Jnana
 
Posts: 1106
Joined: Tue Nov 16, 2010 12:58 pm

Re: Rebel Buddha: On The Road To Freedom

Postby heart » Sat Dec 04, 2010 10:39 am

Yeshe D. wrote:There have been countless very traditional Asian teachers -- both historically as well as currently -- who don't believe that any of the Mahāyāna sūtras or tantras were ever taught by Gautama Buddha. If one is seriously going to engage in the śrāvakayāna teachings, and not merely pay lip-service to the idea, then it helps to understand the traditional context of what constituted the mainstream pan-Indian dharma for at least the first 1000 years after the Buddha's awakening. Fortunately, one mainstream Sth aviravāda school still exists -- generally quite orthopraxic, and very traditional.


To my knowledge not many Tantras is said to be taught by the Buddha. Every lineage don't have to be going back to the Buddha himself but they do have to have an enlightened source. If not what would the value be?
Orthopraxy for sure doesn't mean "making it up as you go" and the Sthaviravāda is known for their Orthodox stance. The way Theravada is taught today in the west, removing rebirth and karma, is quite sad.

/magnus
"To reject practice by saying, 'it is conceptual!' is the path of fools. A tendency of the inexperienced and something to be avoided."
- Longchenpa
User avatar
heart
 
Posts: 2935
Joined: Fri Jan 08, 2010 1:55 pm

Re: Rebel Buddha: On The Road To Freedom

Postby Pero » Sat Dec 04, 2010 11:15 am

Tilopa wrote:
Pero wrote:Hey Kirt, Jhampa Shaneman is a westerner who came here to a local center last year and gave initiations of Heruka and Vajrayogini. (I did not go.)
He was authorised to give these initiations by the 14th Dalai Lama.


An ex monk who is now an astrologer authorized to give highest yoga tantra initiations by HH? Sorry but I just don't believe it.


Hmmm I fail to see what being an astrologer has to do with it? Or being an ex monk?
In any case I don't believe the resident Lama would make such a big mistake and invite someone who is unauthorised.
Although many individuals in this age appear to be merely indulging their worldly desires, one does not have the capacity to judge them, so it is best to train in pure vision.
- Shabkar
Pero
 
Posts: 1805
Joined: Tue Aug 31, 2010 8:54 pm

Re: Rebel Buddha: On The Road To Freedom

Postby Jnana » Sat Dec 04, 2010 11:23 am

heart wrote:Every lineage don't have to be going back to the Buddha himself but they do have to have an enlightened source.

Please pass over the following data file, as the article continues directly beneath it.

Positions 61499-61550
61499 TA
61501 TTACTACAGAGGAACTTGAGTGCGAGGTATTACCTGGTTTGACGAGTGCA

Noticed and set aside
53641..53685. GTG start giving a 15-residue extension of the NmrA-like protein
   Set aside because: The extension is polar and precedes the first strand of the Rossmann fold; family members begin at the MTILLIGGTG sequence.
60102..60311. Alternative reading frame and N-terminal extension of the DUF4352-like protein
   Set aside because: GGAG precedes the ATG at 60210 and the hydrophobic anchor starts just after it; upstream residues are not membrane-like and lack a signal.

Indeed.

heart wrote:The way Theravada is taught today in the west, removing rebirth and karma, is quite sad.

Well then it isn't really Theravāda or Buddhadharma at all; but it is still unfortunate whenever atheistic/materialistic views are presented as accurate representations of the dharma.
Jnana
 
Posts: 1106
Joined: Tue Nov 16, 2010 12:58 pm

Re: Rebel Buddha: On The Road To Freedom

Postby heart » Sat Dec 04, 2010 11:41 am

Yeshe D. wrote:.. but it is still unfortunate whenever atheistic/materialistic views are presented as accurate representations of the dharma.


I am not sure what you mean with this, can you elaborate?

/magnus
"To reject practice by saying, 'it is conceptual!' is the path of fools. A tendency of the inexperienced and something to be avoided."
- Longchenpa
User avatar
heart
 
Posts: 2935
Joined: Fri Jan 08, 2010 1:55 pm

Re: Rebel Buddha: On The Road To Freedom

Postby Jnana » Sat Dec 04, 2010 12:13 pm

heart wrote:
Yeshe D. wrote:.. but it is still unfortunate whenever atheistic/materialistic views are presented as accurate representations of the dharma.


I am not sure what you mean with this, can you elaborate?

I meant that any teachings which dismiss or marginalize karma and rebirth aren't the Buddha's dharma. It's unfortunate when they are presented as if they were Buddhadharma.
Jnana
 
Posts: 1106
Joined: Tue Nov 16, 2010 12:58 pm

Re: Rebel Buddha: On The Road To Freedom

Postby heart » Sat Dec 04, 2010 12:29 pm

Yeshe D. wrote:
heart wrote:
Yeshe D. wrote:.. but it is still unfortunate whenever atheistic/materialistic views are presented as accurate representations of the dharma.


I am not sure what you mean with this, can you elaborate?

I meant that any teachings which dismiss or marginalize karma and rebirth aren't the Buddha's dharma. It's unfortunate when they are presented as if they were Buddhadharma.


Then we are in full agreement. :smile:
I am sure you are aware that parts of what is called "American Buddhism" is leaning in this direction.

/magnus
"To reject practice by saying, 'it is conceptual!' is the path of fools. A tendency of the inexperienced and something to be avoided."
- Longchenpa
User avatar
heart
 
Posts: 2935
Joined: Fri Jan 08, 2010 1:55 pm

Re: Rebel Buddha: On The Road To Freedom

Postby Tilopa » Sat Dec 04, 2010 9:47 pm

Pero wrote:Hmmm I fail to see what being an astrologer has to do with it? Or being an ex monk?
In any case I don't believe the resident Lama would make such a big mistake and invite someone who is unauthorised.


Are you sure he was giving initiations and not just an explanation of the practice to those who had already received initiation from a Lama?